A growth stock is a stock that is increasing in value as opposed to providing a steady stream of income in the form of a dividend. Growth stocks tend to have a lower price-to-earnings ratio (P/E) and earnings per share (EPS); in some cases the P/E and EPS can be negative. This makes sense given that they are spending more money than they are generating in order to maintain their growth trajectory.
Companies such has LinkedIn Corporation [stock_quote symbol=”LNKD” show=”symbol” zero=”#000″ minus=”#f00″ plus=”#0f0″ nolink=”true”] are investing their revenue back into the company. To see where a company is investing its money, an investor will need to review financial statements such as the 10-Q and 10-K reports. Let’s take a look at LinkedIn’s 2016 1st Quarter 10-Q and see why this growth stock has a negative EPS. Though the company generated $860,650,000 in the first quarter of 2016, it spent $301,786,000 in sales and marketing, $237,620,000 in product development, $127,650,000 in general and administrative expenses, $142,285,000 in depreciation and amortization, and $117,528,000 in the cost associated with generating the $860,650,000 in revenue. The takeaway is that LinkedIn spent more money than it generated. The strategy appears to be working; looking back, the company generated roughly $473,000,000 in the first quarter of 2014 and $638,000,000 in the first quarter of 2015.
Growth stocks do not normally distribute dividends, which means they do not have a dividend yield. This is logical given they have little to no revenue and can even have negative revenue. An investor who buys a growth stock isn’t interested in a steady stream of income; he or she wants the overall share price to increase. A growth stock’s corporate strategy, if proven to be successful, rewards investors with an increase in the value of the price per share or in stock split. A stock split is when a company’s board of directors has determined that the price per share is trading higher than its peers. To generate investor interest and make the price per share more attractive to smaller investors, a company will split the stock. Whatever the denomination—2 for 1, 3 for 1, etc.—the number of shares and the share price will still equal the market capitalization before the stock split. An investor is rewarded with more shares than he or she originally purchased through a brokerage account.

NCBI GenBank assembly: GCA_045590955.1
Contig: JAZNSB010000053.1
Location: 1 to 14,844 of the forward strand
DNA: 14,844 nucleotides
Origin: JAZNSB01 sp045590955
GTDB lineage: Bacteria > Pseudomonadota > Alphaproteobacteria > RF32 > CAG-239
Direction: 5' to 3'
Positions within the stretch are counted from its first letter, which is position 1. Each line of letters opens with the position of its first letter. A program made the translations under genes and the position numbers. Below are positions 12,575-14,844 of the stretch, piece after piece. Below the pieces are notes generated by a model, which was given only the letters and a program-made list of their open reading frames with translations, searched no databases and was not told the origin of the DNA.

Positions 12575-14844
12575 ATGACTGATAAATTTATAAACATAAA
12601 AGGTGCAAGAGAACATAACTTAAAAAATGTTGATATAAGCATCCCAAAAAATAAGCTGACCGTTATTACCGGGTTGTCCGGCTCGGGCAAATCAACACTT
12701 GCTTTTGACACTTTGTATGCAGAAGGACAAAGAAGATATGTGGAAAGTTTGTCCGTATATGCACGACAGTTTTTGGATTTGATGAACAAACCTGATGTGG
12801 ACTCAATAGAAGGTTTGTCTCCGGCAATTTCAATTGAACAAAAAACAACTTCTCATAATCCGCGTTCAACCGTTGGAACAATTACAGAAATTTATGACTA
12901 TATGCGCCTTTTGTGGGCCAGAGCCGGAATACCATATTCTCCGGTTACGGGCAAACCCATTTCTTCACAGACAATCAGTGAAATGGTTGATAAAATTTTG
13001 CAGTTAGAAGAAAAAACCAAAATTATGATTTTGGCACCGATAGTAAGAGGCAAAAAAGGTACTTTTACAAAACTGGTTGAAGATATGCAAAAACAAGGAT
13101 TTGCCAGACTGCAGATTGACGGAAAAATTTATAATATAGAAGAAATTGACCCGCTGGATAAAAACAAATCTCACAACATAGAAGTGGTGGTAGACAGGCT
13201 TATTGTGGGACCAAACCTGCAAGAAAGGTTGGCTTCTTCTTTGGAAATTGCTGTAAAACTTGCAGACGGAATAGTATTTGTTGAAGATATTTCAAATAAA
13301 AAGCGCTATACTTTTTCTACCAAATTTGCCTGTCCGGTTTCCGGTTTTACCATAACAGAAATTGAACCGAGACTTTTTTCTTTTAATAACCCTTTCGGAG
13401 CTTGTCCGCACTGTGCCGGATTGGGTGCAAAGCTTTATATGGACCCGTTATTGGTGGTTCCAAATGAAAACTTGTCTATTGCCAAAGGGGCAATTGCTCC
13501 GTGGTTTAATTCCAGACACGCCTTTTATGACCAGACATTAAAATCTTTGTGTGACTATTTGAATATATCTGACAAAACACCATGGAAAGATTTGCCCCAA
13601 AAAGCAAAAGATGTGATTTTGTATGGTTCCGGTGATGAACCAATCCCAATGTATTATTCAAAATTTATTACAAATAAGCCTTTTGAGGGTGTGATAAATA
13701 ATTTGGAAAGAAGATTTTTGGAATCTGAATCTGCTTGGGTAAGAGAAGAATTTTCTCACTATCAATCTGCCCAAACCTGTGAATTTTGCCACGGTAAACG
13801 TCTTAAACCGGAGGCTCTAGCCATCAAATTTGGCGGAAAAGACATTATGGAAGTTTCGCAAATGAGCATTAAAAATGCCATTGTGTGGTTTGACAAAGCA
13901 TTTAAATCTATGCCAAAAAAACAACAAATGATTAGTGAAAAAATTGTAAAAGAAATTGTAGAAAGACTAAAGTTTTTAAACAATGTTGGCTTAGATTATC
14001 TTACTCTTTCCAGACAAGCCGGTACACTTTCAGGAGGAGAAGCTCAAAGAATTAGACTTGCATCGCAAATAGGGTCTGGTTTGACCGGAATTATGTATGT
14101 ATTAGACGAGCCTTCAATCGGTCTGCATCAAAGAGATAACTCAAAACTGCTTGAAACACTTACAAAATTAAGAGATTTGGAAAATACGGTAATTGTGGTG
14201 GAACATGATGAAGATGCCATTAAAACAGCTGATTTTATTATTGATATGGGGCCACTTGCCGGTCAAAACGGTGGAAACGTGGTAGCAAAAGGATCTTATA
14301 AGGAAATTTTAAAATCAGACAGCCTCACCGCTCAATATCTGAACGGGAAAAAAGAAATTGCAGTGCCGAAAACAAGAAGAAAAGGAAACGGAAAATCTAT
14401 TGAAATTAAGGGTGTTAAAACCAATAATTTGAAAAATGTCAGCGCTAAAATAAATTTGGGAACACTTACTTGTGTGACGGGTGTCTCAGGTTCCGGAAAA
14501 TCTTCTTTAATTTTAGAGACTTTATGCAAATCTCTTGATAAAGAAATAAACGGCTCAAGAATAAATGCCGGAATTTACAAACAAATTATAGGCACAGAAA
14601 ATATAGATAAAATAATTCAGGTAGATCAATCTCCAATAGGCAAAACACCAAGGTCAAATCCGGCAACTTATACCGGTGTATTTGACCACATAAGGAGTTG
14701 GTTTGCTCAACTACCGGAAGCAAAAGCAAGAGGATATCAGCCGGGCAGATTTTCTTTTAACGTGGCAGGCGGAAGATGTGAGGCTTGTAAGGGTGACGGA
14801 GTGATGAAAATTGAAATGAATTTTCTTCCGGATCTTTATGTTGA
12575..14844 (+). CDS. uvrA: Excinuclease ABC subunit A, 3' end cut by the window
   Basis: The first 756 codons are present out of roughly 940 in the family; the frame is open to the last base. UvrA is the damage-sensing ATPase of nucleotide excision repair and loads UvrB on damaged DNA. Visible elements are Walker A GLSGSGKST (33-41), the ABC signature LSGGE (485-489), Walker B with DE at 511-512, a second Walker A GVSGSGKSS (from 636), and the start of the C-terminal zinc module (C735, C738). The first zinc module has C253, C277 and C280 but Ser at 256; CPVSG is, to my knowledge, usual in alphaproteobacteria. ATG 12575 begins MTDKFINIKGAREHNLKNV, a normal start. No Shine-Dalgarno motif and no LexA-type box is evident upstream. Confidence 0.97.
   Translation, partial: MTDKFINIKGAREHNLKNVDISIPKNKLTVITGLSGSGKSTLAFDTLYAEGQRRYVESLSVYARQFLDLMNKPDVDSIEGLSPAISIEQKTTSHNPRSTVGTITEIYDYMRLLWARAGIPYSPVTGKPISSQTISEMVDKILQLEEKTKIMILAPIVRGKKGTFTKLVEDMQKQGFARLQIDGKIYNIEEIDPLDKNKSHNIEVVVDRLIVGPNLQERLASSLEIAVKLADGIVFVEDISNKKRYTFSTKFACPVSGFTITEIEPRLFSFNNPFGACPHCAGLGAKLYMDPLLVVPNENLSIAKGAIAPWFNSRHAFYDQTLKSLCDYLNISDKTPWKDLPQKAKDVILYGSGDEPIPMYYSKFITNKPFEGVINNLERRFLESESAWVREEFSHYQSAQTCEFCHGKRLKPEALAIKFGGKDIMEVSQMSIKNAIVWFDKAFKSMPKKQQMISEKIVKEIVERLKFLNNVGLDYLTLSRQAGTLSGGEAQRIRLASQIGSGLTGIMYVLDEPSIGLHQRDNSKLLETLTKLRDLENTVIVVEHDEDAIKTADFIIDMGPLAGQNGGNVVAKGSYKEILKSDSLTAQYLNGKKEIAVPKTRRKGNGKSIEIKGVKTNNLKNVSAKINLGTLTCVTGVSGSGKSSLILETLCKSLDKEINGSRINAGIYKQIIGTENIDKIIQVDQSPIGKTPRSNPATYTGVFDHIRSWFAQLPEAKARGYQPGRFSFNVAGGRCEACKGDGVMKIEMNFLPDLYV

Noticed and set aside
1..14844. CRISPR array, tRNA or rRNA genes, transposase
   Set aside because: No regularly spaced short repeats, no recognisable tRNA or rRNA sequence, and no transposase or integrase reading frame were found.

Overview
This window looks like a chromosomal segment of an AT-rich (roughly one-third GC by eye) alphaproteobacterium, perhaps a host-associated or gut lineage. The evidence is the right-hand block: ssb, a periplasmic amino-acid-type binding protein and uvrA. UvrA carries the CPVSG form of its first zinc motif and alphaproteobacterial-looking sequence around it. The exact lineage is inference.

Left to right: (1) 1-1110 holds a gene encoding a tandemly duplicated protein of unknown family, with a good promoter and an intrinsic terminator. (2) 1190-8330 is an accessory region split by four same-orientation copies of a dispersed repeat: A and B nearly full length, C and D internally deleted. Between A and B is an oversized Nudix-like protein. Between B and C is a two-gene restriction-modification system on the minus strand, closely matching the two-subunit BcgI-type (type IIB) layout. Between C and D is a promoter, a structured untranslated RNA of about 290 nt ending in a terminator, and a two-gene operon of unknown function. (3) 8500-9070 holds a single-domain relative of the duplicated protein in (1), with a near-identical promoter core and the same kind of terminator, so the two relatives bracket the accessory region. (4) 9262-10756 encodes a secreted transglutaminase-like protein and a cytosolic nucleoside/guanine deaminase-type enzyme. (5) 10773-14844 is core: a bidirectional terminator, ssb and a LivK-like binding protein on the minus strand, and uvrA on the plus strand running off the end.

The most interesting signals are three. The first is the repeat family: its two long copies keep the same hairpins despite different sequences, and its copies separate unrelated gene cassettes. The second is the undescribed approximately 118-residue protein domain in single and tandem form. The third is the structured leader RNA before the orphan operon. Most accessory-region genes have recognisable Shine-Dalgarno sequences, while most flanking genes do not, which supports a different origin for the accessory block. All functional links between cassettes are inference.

Finding a growth stock that will consistently increase in price per share is difficult. Not every growth stock is going to enjoy a stock split or substantially increase in price per share. In the case of LinkedIn, the company’s stock has never split, but the value of each share has dramatically increased since the company’s initial public offering (IPO) on May 16, 2011. LinkedIn opened at $83 per share and as of today (June 6, 2016), it is valued at $135.66 per share. It is important to believe in the company’s strategy and understand the risks a company will face due to competition and relevance in the market. If a growth company loses a critical team member or founder, the company may lose its way and the stock price may drop. Think back to May of 1985, when Steve Jobs left Apple Inc., and the success that the company basked in when he returned in August of 1997.